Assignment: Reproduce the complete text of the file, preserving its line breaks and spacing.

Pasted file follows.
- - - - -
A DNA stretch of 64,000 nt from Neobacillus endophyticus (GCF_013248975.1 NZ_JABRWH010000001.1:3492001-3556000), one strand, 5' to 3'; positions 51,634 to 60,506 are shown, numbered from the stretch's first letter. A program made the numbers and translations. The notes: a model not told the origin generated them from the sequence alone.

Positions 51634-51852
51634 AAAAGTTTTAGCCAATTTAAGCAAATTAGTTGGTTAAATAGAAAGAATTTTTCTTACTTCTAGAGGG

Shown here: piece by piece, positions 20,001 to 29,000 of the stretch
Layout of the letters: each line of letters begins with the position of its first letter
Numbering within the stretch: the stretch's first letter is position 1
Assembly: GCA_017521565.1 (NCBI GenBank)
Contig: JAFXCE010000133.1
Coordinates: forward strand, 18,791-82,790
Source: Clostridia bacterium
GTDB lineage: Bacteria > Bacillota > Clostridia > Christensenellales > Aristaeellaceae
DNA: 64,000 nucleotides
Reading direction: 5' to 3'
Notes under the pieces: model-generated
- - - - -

A DNA stretch of 64,000 nt from Neobacillus endophyticus (GCF_013248975.1 NZ_JABRWH010000001.1:3492001-3556000), one strand, 5' to 3'; positions 51,634 to 60,506 are shown, numbered from the stretch's first letter. A program made the numbers and translations. The notes: a model not told the origin generated them from the sequence alone.

Positions 51634-51852
51634 AAAAGTTTTAGCCAATTTAAGCAAATTAGTTGGTTAAATAGAAAGAATTTTTCTTACTTCTAGAGGG

Shown here: piece by piece, positions 20,001 to 29,000 of the stretch
Layout of the letters: each line of letters begins with the position of its first letter
Numbering within the stretch: the stretch's first letter is position 1
Assembly: GCA_017521565.1 (NCBI GenBank)
Contig: JAFXCE010000133.1
Coordinates: forward strand, 18,791-82,790
Source: Clostridia bacterium
GTDB lineage: Bacteria > Bacillota > Clostridia > Christensenellales > Aristaeellaceae
DNA: 64,000 nucleotides
Reading direction: 5' to 3'
Notes under the pieces: model-generated